China’s Rise in Africa: Miracle or Mirage?

Thursday, August 27, 2009

By Bright B. Simons,


There is no arguing with the reality that the growing economic relationship between China and Africa (the political relations have always been fairly strong) is one of the great trends to watch in world affairs. But the sheer lack of coherence, the mangling of facts, and the analytical hysteria that attends the bandwagon of commentary on the subject threatens every now and then to drive the sober observer livid with rage. 

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  1. Chinese Aid to Africa comes with no strings attached, ergo China, deservedly, excels at economic diplomacy on the continent, and is benefiting as a result. FALSE.

    Chinese aid does come with strings attached, but they tend to be somewhat more predictable and easier for elites to swallow, regardless what the actual effects on the host country’s economy are. Such strings include the disavowal of Taiwanese sovereignty or the suppression of very loud local critics (case in point: Sata in Zambia), favouring Chinese contractors and China-sourced goods and guaranteeing unrelated investments for the long-term.

  2. China is on a spending binge across the developing world, and is thus crowding out longstanding players from the Gulf, Europe, India etc. NOT QUITE.

    China’s outward FDI (foreign direct investment) is still probably less than 5% of total state investment (in 2006, it was less than 2%). Though growing considerably, the growth is from a low base. China will become increasingly more important, but that does not mean we should exaggerate its importance today. In fact, of this relatively small outward flow of money, Africa gets about 9% (it was less than 6% in 2007).

    China isn’t throwing every dime it has at Africa. Moreover, Chinese money tends to be concentrated very densely in a few choice spots like Australia and Angola, making the total effect even less pronounced than has often been suggested.

  3. As for the vaunted efficiency of Chinese investment, I address the issue here:

  4. China’s Aid transfers to Africa are likewise usually blown out of proportion. China herself is a major recipient of multilateral aid to the tune of about $1.4billion per annum, a fact not widely known. China, among all the prominent givers, is nearly unique for preferring loans to grants as the main form of assistance it lends to African countries. We all know how Aid, even in the form of grants, have helped mess up Africa’s ability to think through its circumstances and develop homegrown solutions to her problems.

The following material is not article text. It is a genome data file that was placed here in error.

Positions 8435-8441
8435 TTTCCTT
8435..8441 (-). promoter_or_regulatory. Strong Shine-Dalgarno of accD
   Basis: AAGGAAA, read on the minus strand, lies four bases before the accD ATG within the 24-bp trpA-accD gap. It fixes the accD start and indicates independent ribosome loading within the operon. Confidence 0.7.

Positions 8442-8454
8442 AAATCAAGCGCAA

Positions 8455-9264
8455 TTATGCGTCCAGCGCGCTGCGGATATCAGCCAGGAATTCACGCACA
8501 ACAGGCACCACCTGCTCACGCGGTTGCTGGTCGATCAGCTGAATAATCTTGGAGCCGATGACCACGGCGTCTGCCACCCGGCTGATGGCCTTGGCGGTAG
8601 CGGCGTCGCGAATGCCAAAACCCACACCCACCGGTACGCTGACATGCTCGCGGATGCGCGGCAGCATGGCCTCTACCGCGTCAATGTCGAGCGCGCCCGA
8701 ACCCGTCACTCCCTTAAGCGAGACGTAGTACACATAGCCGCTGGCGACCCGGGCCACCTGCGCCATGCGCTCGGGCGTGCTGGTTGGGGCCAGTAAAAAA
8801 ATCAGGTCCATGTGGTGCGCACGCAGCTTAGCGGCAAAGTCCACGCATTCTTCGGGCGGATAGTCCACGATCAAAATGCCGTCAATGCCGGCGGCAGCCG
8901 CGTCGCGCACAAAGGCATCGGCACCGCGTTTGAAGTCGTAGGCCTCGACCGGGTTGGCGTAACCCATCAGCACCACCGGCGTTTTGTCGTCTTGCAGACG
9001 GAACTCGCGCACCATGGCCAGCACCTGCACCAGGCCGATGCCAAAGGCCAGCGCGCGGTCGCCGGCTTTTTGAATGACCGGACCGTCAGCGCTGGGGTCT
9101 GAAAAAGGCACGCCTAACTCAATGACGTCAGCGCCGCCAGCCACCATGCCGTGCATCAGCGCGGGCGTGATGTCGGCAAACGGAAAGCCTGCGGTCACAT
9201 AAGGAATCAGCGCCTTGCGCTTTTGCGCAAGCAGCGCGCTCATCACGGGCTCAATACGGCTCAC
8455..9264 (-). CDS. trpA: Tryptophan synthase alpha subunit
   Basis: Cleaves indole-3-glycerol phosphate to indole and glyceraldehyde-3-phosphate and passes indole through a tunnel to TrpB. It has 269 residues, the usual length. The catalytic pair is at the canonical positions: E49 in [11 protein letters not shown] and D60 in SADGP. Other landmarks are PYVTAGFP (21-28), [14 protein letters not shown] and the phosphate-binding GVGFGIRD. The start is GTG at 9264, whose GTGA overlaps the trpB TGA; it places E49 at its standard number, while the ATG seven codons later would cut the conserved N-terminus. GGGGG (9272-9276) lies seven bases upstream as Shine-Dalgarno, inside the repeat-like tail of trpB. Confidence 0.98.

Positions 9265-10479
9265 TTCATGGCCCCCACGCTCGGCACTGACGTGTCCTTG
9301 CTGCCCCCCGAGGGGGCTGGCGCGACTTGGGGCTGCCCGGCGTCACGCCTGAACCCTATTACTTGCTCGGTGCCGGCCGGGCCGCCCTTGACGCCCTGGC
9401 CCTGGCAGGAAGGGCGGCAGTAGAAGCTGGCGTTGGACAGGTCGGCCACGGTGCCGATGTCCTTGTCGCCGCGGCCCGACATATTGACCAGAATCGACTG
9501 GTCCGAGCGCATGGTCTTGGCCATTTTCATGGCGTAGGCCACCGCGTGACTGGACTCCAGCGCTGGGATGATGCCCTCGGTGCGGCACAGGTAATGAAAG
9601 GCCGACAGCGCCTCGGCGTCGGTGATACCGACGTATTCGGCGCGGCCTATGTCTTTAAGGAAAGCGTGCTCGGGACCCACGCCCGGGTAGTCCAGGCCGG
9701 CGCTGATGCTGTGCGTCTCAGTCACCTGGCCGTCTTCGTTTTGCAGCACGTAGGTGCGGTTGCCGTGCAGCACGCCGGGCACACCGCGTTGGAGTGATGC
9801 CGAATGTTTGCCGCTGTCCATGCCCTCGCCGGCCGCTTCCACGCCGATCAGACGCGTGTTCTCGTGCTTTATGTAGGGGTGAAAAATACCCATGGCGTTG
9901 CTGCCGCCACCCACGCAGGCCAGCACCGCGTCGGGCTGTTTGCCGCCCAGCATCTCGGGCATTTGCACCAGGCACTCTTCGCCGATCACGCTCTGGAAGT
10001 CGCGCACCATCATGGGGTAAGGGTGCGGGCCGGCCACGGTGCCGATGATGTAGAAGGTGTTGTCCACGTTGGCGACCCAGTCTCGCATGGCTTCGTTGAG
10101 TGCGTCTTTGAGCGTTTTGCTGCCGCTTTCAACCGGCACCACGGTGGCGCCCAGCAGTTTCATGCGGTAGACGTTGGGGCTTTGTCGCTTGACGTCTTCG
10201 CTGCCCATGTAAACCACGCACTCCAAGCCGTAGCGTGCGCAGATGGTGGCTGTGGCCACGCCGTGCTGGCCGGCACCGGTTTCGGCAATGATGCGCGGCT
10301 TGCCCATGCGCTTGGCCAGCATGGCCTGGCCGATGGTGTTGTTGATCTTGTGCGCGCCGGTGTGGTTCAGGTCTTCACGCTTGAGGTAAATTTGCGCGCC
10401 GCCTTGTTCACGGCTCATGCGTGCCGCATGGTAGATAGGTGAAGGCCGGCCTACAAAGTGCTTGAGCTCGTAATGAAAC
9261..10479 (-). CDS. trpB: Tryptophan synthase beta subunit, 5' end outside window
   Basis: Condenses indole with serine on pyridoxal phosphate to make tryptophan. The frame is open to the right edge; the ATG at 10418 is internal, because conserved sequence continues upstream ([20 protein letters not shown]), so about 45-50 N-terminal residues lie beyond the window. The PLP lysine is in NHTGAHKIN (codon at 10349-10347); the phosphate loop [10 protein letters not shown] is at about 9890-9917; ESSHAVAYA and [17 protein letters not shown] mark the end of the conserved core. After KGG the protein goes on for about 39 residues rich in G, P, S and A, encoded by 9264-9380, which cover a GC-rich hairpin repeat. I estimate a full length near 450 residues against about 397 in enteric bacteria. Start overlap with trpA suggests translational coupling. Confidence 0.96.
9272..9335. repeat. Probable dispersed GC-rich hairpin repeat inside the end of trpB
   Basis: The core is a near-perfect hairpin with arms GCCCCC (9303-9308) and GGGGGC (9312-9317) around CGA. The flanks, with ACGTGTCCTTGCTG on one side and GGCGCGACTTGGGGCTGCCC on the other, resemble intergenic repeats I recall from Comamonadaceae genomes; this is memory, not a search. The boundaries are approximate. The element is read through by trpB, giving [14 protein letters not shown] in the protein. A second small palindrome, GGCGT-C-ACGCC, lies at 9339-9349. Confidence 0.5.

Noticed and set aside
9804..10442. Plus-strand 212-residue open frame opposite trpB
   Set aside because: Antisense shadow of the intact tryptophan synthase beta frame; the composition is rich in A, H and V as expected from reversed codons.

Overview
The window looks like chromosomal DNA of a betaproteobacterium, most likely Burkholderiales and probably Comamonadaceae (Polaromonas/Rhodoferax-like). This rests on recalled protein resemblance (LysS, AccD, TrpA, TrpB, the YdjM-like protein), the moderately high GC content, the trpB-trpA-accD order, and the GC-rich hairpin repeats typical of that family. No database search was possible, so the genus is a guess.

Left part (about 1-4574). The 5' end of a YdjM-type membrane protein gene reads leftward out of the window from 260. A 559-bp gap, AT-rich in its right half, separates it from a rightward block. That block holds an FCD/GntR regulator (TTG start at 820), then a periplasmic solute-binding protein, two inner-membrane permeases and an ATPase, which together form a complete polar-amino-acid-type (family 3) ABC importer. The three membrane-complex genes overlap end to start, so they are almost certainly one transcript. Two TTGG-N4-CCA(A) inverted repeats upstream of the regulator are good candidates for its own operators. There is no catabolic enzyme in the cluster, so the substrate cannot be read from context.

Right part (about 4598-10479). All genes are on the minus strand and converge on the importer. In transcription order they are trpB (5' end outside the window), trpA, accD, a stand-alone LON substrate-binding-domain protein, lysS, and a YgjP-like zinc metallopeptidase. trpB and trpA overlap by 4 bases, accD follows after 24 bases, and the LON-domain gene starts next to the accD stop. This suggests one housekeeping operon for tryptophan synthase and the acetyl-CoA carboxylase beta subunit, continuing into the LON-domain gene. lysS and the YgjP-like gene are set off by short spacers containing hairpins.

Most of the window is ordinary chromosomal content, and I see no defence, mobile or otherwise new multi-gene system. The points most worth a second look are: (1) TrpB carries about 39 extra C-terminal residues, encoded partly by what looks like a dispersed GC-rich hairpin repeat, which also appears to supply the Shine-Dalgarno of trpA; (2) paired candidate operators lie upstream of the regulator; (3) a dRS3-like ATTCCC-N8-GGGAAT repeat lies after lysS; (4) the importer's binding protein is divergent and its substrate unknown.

China’s total aid assistance to Africa, to date, is about 1% of what more traditional donors have doled out over the past half-century to little effect. Beijing may be ramping up the donations to selected countries on the continent, but at present the flow is far from being a flood. Furthermore the Asian Giant gives as much as four times what it gives to Africa to her clients in her principal sphere of diplomatic activity in the Pacific and elsewhere. There is no mistaking the Asian giant’s current priorities.

Once again, I repeat: there is no denying the fact that as a reforming China reorders the structure of global capitalism by discrediting once sacred notions of the international division of labour, and as an emerging Africa reorients its own position to the global capitalist system, clear synergies will become self-evident. There is also no doubt that the opacity of China’s foreign relations, its ruthless censorship domestically, and the unreliability of its economic statistics, partially blocks our view of what is ahead.

But exaggerating present effects in the Sino-African situation, willfully ignoring counter-trends and unfashionable evidence, and distorting even the most basic facts and figures should have the even more perverse result of undermining the ability of Africans to develop sound policy for the management of their relationship with the burgeoning Asian Power. It may distort the incentives for Africa’s own reforms and lead to unrealistic and self-damaging expectations of what is good and durable in the expanding Sino-African space.

So, while China’s rise in Africa may not exactly be a mirage, it is definitely not the awe-inspiring miracle it is being painted to look. The thing to remember is that the most exciting and momentous developments are still in ahead of us, which is great, as it offers the opportunity for Africans to figure out how to get the relationship right, for the benefit of the African peoples and not just a small business and political elite.

That was the challenge we failed in the Cold War, when competing powers vied for our attention. We should never repeat the same mistake again.

Bright Simons is head of  development research at IMANI  and associate editor of